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Braces for Idiopathic Scoliosis in Adolescents.

Negrini, Stefano and Minozzi, Silvia and Bettany-Saltikov, Josette and CHOCKALINGAM, Nachiappan and Grivas, Theodoros B and Kotwicki, Tomasz and Maruyama, Toru and Romano, Michele and Zaina, Fabio (2016) Braces for Idiopathic Scoliosis in Adolescents. Spine, 41 (23). pp. 1813-1825. ISSN 0362-2436

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Abstract or description

STUDY DESIGN

A Cochrane Systematic Review OBJECTIVE.: To evaluate the efficacy of bracing for adolescents with AIS versus no treatment or other treatments, on quality of life, disability, pulmonary disorders, progression of the curve, psychological and cosmetic issues.

SUMMARY OF BACKGROUND DATA

Idiopathic scoliosis is a three-dimensional deformity of the spine. The most common form is diagnosed in adolescence. While adolescent idiopathic scoliosis (AIS) can progress during growth and cause a surface deformity, it is usually not symptomatic.

METHODS

Search methodsWe searched CENTRAL, MEDLINE, EMBASE, five other databases, and two trials registers up to February 2015. We also checked reference lists and hand searched grey literature.Selection criteriaRCTs and prospective controlled cohort studies comparing braces with no treatment, other treatment, surgery, and different types of braces for adolescent with AIS.Data collection and analysisWe used standard methodological procedures expected by The Cochrane Collaboration.

RESULTS

We included seven studies. Five were planned as RCTs, two as prospective CCT's. One RCT failed completely, another was continued as an observational study. There was very low quality evidence from one small RCT that quality of life (QoL) during treatment did not differ significantly between rigid bracing and observation.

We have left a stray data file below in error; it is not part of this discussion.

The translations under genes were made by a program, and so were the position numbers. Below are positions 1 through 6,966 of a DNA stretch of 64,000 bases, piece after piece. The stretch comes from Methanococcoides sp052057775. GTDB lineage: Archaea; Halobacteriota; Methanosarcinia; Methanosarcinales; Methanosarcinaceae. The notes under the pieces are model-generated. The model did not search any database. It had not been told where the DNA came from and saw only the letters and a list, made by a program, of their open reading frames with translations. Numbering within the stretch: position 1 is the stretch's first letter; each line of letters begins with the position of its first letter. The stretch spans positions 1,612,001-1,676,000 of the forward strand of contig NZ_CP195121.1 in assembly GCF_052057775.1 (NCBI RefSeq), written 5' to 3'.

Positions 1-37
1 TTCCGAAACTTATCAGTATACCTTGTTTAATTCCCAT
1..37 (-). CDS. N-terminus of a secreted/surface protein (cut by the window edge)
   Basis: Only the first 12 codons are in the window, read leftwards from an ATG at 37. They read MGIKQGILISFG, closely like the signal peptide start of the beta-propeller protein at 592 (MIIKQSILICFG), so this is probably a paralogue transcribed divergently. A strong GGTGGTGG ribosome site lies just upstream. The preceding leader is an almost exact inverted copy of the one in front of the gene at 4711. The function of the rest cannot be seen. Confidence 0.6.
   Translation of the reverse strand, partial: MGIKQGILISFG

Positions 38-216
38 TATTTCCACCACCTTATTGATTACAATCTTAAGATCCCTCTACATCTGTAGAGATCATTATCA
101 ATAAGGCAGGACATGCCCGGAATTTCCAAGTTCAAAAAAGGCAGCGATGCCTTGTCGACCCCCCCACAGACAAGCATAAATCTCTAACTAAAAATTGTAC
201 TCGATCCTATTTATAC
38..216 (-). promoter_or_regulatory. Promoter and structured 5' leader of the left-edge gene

CONCLUSIONS

Two studies showed that bracing did not change QoL during treatment, and QoL, back pain psychological and cosmetic issues in the long term (16 years.) All papers showed that bracing prevented curve progression. The high rate of failure of RCTs demonstrates the huge difficulties in performing RCTs in a field where parents reject randomization of their children.

LEVEL OF EVIDENCE

1.

Item Type: Article
Faculty: Previous Faculty of Health Sciences > Psychology, Sport and Exercise
Depositing User: Nachiappan CHOCKALINGAM
Date Deposited: 19 Sep 2016 09:11
Last Modified: 12 Jan 2017 16:54
URI: http://eprints.staffs.ac.uk/id/eprint/2422

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